“I think that their intentions are great,” Social Studies teacher Bowen Stephens said. “And I think that some of the policies are meant to look for the extremes and so sometimes they end up catching students [for] things that are not part of that extreme. That’s not a safety issue. It’s like more of a learning piece.”

GoGuardian not only monitors students’ internet use, according to GoGuardian’s website, it is “the most complete k-12 web filter.”

“It’s just mildly frustrating,” Richie Amerson ‘25 said. “Especially if it’s not a game website or anything I’m just like, bruh.”

Blocked websites include everything from HEIC-to-JPEG image converters to newspapers that are in a foreign language. Assistant Principal Sara Crothers had no information about how GoGuardian chose which websites to flag and which to block entirely.

“I don’t understand why Cool Math Games would be blocked and yet you can still access some pretty explicit stuff,” Crothers shared.

An admin demonstration video on the GoGuardian website says that the extension uses context-aware AI and trigger words on webpages to know when to flag or block a website.

“Common [blocked] categories are pornography, gaming, academic dishonesty, time wasting, etc,” IT staff member Jason Evans said. “They can be malicious sites or simply sites that are interfering with the district’s learning objectives.”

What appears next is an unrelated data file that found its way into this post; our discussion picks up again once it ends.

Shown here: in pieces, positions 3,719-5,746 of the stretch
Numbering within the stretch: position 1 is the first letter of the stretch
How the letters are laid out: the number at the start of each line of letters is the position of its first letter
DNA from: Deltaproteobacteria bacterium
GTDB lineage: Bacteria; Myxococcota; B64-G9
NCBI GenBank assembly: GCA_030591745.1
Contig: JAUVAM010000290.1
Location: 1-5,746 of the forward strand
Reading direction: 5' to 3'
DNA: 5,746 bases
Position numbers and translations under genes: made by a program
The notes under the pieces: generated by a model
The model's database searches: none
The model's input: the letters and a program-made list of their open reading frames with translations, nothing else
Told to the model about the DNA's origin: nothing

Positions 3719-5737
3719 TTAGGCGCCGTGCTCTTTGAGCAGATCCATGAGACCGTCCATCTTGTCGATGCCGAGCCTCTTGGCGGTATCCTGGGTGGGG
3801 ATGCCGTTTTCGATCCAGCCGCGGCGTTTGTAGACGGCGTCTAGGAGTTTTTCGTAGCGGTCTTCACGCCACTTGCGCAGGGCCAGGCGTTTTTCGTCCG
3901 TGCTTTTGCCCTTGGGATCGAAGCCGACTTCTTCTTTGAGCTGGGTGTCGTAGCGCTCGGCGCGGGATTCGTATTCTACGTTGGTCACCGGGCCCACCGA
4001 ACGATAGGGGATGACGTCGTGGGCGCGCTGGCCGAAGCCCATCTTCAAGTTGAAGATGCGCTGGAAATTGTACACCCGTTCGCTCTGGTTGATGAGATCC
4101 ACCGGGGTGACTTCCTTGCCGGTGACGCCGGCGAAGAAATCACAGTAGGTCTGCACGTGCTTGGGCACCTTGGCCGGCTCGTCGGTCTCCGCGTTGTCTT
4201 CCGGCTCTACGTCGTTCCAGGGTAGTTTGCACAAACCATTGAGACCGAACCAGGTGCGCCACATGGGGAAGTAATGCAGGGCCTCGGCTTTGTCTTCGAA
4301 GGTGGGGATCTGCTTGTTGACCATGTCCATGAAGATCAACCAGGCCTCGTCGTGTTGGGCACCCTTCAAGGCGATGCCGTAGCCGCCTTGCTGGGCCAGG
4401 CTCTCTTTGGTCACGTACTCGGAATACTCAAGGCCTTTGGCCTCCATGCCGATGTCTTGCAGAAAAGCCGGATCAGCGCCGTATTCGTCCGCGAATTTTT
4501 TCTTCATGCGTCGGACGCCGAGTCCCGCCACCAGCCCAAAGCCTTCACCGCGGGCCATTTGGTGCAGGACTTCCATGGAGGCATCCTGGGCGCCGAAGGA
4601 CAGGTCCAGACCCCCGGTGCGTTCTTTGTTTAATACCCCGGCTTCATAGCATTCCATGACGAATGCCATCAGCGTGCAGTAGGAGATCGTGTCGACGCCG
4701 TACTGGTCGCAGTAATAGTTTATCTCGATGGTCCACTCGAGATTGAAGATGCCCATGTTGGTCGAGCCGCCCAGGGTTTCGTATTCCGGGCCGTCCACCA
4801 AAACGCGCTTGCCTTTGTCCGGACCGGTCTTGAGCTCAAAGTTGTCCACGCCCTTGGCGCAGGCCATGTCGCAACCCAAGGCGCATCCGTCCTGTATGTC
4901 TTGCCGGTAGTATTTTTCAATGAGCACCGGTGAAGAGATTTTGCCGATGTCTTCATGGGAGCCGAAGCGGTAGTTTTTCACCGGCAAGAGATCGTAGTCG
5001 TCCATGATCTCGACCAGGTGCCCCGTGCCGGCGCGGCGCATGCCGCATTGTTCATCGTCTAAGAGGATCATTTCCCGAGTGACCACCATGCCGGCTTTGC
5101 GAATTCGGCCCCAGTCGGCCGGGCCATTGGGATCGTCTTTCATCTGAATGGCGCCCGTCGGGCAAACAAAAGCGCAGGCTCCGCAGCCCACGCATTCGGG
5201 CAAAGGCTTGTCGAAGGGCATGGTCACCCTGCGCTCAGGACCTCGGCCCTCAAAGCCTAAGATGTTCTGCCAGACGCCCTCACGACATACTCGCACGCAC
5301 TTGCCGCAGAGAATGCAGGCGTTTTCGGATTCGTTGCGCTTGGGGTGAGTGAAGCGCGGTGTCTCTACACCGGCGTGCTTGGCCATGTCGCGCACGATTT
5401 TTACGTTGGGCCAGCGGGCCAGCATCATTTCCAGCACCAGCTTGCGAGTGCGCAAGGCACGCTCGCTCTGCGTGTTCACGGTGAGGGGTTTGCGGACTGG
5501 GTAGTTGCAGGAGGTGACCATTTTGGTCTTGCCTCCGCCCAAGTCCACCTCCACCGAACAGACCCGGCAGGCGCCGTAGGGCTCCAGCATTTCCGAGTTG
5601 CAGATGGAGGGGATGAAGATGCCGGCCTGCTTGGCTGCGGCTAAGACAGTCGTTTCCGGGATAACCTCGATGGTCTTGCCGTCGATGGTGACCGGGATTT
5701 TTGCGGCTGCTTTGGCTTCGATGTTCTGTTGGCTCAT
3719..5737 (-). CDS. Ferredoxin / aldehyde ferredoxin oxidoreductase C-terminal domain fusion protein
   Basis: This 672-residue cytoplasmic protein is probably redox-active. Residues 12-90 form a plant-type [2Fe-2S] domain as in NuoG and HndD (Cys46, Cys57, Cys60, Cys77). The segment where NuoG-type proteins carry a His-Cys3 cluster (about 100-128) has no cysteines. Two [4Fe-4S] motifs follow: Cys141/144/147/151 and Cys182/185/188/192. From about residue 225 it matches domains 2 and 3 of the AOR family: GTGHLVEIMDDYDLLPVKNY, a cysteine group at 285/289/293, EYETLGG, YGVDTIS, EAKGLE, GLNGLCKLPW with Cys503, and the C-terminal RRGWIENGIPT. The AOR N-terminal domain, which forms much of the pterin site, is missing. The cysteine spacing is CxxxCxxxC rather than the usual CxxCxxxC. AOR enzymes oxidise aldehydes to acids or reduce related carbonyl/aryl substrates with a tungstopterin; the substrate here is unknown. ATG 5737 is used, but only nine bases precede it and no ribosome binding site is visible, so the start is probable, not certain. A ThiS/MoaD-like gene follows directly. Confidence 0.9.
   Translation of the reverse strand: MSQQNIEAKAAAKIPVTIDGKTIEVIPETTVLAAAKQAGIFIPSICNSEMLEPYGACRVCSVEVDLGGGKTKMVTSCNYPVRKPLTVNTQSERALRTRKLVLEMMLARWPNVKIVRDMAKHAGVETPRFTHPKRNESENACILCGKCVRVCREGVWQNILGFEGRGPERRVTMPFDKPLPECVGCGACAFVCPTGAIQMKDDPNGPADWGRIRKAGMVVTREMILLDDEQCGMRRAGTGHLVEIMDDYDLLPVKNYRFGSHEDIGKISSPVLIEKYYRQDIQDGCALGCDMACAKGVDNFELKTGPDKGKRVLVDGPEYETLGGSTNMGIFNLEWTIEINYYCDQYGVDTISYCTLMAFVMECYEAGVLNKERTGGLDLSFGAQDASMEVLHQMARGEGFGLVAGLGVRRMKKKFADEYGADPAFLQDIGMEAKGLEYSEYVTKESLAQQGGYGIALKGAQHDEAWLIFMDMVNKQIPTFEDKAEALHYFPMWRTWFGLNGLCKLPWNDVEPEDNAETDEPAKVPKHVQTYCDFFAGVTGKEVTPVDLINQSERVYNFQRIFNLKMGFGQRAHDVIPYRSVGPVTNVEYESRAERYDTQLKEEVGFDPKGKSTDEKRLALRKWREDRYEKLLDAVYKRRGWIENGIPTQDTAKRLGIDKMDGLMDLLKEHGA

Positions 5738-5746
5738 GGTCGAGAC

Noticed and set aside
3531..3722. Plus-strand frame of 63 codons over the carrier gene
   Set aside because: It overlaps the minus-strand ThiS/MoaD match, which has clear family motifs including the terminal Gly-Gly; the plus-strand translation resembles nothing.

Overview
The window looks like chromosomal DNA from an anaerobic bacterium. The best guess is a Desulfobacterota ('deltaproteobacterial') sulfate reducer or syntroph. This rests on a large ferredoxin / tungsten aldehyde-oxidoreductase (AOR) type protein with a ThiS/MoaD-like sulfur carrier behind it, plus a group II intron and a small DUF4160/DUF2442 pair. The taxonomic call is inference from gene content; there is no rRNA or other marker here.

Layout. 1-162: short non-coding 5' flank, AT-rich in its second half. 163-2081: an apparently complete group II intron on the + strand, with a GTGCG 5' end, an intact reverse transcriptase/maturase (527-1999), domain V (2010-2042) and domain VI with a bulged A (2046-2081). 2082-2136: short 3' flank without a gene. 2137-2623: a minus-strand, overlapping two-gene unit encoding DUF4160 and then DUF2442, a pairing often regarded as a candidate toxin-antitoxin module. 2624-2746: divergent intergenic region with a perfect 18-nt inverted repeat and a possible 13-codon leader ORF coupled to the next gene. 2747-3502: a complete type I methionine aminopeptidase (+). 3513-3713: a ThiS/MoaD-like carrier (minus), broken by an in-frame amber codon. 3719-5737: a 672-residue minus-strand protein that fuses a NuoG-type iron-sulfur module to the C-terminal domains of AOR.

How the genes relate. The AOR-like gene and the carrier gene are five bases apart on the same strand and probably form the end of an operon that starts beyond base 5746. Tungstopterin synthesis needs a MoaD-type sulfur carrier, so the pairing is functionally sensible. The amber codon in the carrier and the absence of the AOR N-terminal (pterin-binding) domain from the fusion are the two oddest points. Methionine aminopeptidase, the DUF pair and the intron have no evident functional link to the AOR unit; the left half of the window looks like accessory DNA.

Administers set the level of filtering and monitoring and can block web pages manually after they receive reports on what flagged websites students are accessing.

“I try not to think about that,” Amerson said. “[If I do] I am way overthinking everything I’ve ever searched. It makes me extremely nervous.”

Common Sense Privacy Program, a trusted source of reviews about tech products for children, gives GoGuardian a rating of 57% in terms of privacy, giving it a “warning” label. The review, from August 2022, says that it is “unclear” whether GoGuardian sells personal information to third parties and that collection and use of data is not limited to what the service needs to function. GoGuardian’s privacy policy states that the service has not sold student data or shared it with advertisers “in the past 12 months.”

“I don’t believe that [they haven’t shared our data],” Amerson said. “I’m concerned and a little irritated, but not surprised.”

Students, teachers and administrators are still not clear on exactly how the district is using or should be using GoGuardian. Crothers says the constant stream of emails is a lot to manage, and Crothers and other members of the administration and counseling teams are working to find a more efficient solution.

There is no information about the use of GoGuardian or district policies regarding Chromebook safety on the BSD or BHS websites. What is on the BHS website is a link to an upcoming livestream of graduation 2023 – which just so happens to be blocked on school Chromebooks.

Penelope deRosset

This story was originally published on BHS Register on December 12, 2023.